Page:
First, I have taken several courses on Bayesian statistics and have practical experience implementing Bayesian models. Second, in my master program “Methods and Statistics for the Behavioral, Biomedical, and Social Sciences”, I was introduced to a variety of models from different disciplines. Third, I am an experienced programmer: Python (~ 1 year), R (~ 7 years), and Jags (~ 4 years).

The reason why I am interested in this project is that I have programmed an R package (similar to but way less developed than BRMS) to estimate a specific type of Bayesian hierarchical model in Jags from within R in a user-friendly way. This model is useful for political scientists working on coalition government data (and more generally, researchers interested in including aggregation functions into regression models). I would like to implement this model in Stan at some point. In the proposed project, I would learn how to implement a variety of models in Stan and how to optimize their performance. I imagine that these skills could be very useful when I will translate my Jags model into Stan at some point down the road. More generally, I am interested in getting involved in the Stan community.

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I agree with @stevebronder applying a GARCH structure to other distributions might be tricky, for example, the t-student innovation GARCH model is a mixture of a normal and gamma distribution, such that the marginal likelihood follows a student-t, or models such as Poisson ARMA models actually are integer GARCH models.

Some references of GARCH models might be Vronts, Dellaportas n Politis or Ardia n Hoogerheide 2008 and my fav Fonseca, Cerqueira, Migon n Torres.

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@stevebronder

Hi! I won’t be able to PM people (my account is too new). If you PM me, then hopefully we can correspond via email. I don’t have any questions at the moment. I do hope to put in some smaller commits while my application gets processed to get familiar with the code-base.

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Hi all,

I also discovered the brms GSoC projects through @andrewgelman 's blog, and I’m excited to hopefully contribute in some way. I am interested in the “GARCH Models in brms” project as well. I have known about brms for quite some time, but have not used it thoroughly. I have recently worked to implement censored ecological models using this package, and I have been very impressed with the existing versatility (especially in the distributional parameter syntax)! I’d like to contribute to this package to give back to the Stan community while gaining some mentorship on becoming a more active open source developer.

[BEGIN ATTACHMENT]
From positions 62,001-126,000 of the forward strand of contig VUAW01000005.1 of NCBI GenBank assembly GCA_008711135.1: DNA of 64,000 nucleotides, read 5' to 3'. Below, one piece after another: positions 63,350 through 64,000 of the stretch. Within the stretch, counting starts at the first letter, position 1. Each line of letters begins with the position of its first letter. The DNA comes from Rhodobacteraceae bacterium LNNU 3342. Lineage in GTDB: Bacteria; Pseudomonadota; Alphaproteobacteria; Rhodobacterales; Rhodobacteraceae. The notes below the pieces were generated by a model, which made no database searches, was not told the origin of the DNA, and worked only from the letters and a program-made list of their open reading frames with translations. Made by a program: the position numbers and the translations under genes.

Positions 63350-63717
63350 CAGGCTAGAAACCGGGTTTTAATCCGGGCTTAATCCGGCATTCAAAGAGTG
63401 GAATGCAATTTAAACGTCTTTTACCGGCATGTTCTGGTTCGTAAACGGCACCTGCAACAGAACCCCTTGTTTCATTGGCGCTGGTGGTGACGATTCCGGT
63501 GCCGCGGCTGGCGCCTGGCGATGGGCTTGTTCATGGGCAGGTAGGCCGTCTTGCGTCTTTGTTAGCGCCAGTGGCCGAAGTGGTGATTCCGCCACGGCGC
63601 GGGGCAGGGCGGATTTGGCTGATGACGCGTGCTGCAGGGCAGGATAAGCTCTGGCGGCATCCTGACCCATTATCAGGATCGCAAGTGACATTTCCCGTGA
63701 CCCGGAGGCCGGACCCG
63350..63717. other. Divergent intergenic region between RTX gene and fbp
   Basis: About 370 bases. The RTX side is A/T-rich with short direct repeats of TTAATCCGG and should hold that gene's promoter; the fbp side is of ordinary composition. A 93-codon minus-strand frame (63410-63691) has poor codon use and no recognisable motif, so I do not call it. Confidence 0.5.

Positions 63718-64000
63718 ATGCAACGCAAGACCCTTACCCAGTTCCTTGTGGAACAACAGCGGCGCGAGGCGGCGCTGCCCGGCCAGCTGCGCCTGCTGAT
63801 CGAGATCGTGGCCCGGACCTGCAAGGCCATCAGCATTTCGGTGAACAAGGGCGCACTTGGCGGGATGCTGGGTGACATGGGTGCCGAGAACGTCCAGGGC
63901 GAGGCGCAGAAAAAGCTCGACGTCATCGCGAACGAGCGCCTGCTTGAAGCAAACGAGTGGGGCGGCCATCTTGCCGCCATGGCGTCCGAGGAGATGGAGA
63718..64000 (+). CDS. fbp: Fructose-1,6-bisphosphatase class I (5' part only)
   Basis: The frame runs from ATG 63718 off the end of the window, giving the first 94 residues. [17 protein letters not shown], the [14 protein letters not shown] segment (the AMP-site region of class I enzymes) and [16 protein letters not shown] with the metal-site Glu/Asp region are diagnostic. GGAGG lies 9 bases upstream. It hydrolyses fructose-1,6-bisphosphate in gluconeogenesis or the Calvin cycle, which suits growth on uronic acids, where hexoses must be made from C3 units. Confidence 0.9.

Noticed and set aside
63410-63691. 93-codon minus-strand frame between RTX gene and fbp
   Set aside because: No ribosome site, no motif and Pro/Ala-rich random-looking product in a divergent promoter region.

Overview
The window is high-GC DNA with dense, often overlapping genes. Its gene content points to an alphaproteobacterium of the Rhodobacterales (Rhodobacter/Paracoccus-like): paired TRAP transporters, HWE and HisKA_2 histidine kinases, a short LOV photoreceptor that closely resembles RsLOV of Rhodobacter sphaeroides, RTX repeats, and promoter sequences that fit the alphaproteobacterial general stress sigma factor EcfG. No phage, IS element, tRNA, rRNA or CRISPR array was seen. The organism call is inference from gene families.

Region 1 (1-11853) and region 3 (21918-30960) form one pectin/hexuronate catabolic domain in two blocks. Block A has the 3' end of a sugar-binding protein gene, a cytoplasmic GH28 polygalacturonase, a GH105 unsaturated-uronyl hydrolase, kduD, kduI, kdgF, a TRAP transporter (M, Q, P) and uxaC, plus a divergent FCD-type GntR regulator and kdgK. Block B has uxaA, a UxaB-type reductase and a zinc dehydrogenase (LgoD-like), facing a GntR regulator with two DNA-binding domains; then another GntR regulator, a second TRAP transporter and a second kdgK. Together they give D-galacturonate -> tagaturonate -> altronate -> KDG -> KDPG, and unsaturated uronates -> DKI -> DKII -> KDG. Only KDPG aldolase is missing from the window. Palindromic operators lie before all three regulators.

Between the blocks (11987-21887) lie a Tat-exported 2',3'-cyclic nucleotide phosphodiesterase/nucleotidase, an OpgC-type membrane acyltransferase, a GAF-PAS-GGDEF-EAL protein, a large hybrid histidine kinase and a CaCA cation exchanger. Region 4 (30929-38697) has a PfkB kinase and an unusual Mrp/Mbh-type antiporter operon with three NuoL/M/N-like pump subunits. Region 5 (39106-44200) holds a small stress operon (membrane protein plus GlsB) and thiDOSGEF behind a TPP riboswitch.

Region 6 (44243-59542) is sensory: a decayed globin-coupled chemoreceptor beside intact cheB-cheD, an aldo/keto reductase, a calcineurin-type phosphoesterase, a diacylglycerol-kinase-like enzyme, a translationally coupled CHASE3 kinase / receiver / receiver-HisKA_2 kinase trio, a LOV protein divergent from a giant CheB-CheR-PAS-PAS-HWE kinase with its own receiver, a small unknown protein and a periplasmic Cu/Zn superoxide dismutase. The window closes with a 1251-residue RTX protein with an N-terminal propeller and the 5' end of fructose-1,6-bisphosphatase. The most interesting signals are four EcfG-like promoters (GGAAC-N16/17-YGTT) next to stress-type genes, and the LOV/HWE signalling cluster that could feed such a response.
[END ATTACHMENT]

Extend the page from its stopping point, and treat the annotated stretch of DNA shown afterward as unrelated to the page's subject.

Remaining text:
One question in regards to the final milestone of the project description. Is there a prioritization regarding the additional flavors the team would like to see implemented or will this be assessed as the project progresses?

Feel free to reach out via PM (I do not believe I can a PM myself due to account age) to continue the conversation.

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Just a quick message to applicants. When you submit the application to NumFOCUS via the GSoC web site, I believe there will be a “proposal tag” field. In this field please indicate “Stan” so we can easily subset to proposals for Stan versus other NumFOCUS projects.

Thanks!

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Unfortunately, “Stan” is not an option as proposal tag:

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Thanks for letting me know. Let me see if I can resolve this and get back to you today.

So it seems the upper limit to the number of tags has been hit already, so we cannot add Stan as a tag.

Please do exactly what you did above and append "Stan - " to your title. That should be enough to help us identify the Stan applications.

Thank you!

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Just a reminder that application deadline is tomorrow, April 13. Please have your proposals on the GSoC site submitted. I.e. they should not be in “draft” mode.

Thank you!

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Thanks @mans_magnusson and @avehtari for the really helpful pointers. I got a clear picture of the project from working through the suggested material. I submitted my proposal and I am excited.

Also, I checked out the issue page of the posteriorDB at Issues · stan-dev/posteriordb · GitHub . Would you recommend any good first issue to get familiar with the code base? Thank you